PHOENIX – The Arizona Supreme Court will decide whether lawmakers can make criminals of legal medical marijuana users who possess their drug on college and university campuses.
In a brief order, the justices agreed to hear arguments by Attorney General Mark Brnovich that the Court of Appeals erred lasts year when it voided a 2012 law which made possession of the drug on campuses a crime.
In that ruling, the appellate judges said that law is directly contrary to the 2010 initiative which legalized marijuana for medical use. More to the point, the judges said the Voter Protection Act, part of the Arizona Constitution, bars lawmakers from altering the voter-approved law.
But Brnovich points out the constitution does allow lawmakers to amend initiatives to “further the purpose” of what voters originally approved. And he contends the 2012 law fits that exception – an argument specifically rejected by the Court of Appeals.
What the justices ultimately decide most immediately affects Andre Maestas, arrested and convicted in trial court after police found about 0.4 grams of the drug – less than 0.02 ounces – in his dorm room at Arizona State University.
But it ultimately will govern whether future university and college students who are legally entitled to possess and use medical marijuana can face felony charges.
Central to the issue is that 2010 law. It allows those with certain medical conditions to obtain up to 2-1/2 ounces of marijuana every two weeks.
That law does have places where even medical marijuana users cannot have the drug, such as public schools and prisons.
In 2012 lawmakers extended that to college and university campuses at the behest of those schools who argued they fear losing both direct federal aid and federally backed student loans if they allow faculty and students to possess the drug, which remains illegal under federal law.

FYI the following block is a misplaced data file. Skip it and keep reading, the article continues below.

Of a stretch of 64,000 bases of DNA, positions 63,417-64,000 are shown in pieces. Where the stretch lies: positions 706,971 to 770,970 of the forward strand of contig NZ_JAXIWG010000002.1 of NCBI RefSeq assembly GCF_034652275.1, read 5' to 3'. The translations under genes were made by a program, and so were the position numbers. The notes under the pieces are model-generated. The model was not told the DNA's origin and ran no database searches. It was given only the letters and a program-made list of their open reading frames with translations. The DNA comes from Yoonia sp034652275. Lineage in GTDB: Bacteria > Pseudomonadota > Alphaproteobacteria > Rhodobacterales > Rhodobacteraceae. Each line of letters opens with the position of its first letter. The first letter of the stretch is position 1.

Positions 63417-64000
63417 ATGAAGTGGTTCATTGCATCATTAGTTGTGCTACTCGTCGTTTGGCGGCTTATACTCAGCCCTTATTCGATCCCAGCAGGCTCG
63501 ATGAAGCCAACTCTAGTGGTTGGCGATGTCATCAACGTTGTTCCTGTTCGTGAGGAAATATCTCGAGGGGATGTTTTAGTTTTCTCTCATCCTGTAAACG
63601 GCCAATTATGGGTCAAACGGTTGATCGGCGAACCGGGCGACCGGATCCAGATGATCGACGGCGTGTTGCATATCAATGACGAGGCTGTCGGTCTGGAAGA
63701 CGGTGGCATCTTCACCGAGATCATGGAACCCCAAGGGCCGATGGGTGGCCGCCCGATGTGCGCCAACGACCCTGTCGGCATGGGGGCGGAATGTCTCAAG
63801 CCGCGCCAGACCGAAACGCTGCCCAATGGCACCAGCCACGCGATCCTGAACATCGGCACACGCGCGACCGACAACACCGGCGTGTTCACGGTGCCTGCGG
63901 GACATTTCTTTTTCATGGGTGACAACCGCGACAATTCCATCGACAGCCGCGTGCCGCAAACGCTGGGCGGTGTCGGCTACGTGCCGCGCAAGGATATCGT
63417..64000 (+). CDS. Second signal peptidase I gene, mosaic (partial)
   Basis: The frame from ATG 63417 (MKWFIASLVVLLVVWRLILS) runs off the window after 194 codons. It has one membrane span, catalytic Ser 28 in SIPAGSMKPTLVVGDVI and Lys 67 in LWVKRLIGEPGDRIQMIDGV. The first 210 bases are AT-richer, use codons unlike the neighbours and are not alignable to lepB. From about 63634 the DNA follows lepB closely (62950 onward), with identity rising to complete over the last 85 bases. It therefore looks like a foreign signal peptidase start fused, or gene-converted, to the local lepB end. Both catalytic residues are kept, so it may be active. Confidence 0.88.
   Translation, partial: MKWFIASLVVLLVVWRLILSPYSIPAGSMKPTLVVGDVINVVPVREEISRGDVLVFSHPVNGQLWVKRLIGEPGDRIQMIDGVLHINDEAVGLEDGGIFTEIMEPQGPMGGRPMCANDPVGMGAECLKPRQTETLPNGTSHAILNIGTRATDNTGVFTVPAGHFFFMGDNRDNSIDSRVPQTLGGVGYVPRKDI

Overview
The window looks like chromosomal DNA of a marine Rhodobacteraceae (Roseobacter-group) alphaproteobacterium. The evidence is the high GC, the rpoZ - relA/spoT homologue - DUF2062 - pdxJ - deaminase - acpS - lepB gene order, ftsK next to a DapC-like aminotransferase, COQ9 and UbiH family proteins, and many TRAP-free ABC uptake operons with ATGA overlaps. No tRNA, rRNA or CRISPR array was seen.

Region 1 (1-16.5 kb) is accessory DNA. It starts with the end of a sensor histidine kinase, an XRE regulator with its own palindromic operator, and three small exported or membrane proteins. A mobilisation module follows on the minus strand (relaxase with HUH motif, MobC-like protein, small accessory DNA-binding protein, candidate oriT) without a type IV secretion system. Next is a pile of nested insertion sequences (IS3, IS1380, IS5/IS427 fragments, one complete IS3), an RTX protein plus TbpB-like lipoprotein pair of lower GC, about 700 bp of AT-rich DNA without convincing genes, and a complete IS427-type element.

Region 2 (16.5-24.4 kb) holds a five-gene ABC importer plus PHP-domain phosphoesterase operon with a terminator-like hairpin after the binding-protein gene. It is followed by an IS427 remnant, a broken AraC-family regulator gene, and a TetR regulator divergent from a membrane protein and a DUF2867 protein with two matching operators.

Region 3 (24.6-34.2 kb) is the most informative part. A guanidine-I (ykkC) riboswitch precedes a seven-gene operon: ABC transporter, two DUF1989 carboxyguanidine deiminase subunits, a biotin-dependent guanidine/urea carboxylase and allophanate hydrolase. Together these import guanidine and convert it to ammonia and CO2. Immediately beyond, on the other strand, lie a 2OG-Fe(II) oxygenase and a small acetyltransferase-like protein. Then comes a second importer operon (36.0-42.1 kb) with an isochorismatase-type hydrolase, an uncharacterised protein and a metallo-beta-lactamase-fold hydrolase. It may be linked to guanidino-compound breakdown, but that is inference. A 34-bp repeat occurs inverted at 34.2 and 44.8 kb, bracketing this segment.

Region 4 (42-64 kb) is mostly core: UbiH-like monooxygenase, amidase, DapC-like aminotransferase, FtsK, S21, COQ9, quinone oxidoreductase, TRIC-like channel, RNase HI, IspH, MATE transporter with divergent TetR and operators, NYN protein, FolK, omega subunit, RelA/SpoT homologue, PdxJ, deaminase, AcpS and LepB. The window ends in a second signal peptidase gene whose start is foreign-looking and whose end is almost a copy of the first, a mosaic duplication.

Last year, however, the Court of Appeals voided the law. Judge Peter Swann, writing for the court, rejected the argument that the change “furthers the purpose” of what voters approved in 2010.
“To the contrary, it eliminates some of its protections,” he wrote.
Brnovich, however, wants the Supreme Court to take a narrower approach to what the legislature can and cannot do to voter-approved laws.
He said it’s not like the 2010 law explicitly required that medical marijuana be allowed on college campuses. Anyway, Brnovich contends, the fact that the original law listed places where medical marijuana is not allowed effectively permits lawmakers to add to the list.
“Adding public colleges and universities to the list does not somehow deprive the voter initiative of force and meaning,” he argued.
While declaring it illegal to prosecute medical marijuana users for having the drug on campus, the appellate judges spelled out that does not prohibit state lawmakers or the universities themselves, as the owners of the buildings, from enacting regulations against marijuana possession on campus.
“To the extent a person violates such rules or prohibitions, the state can have the offending party removed or charged with trespassing,” Swann wrote. “The Arizona Medical Marijuana Act does not stop it from creating such policies.”
What lawmakers may not do, he said, is make criminal out of medical marijuana users just because they bring their drugs onto campuses.
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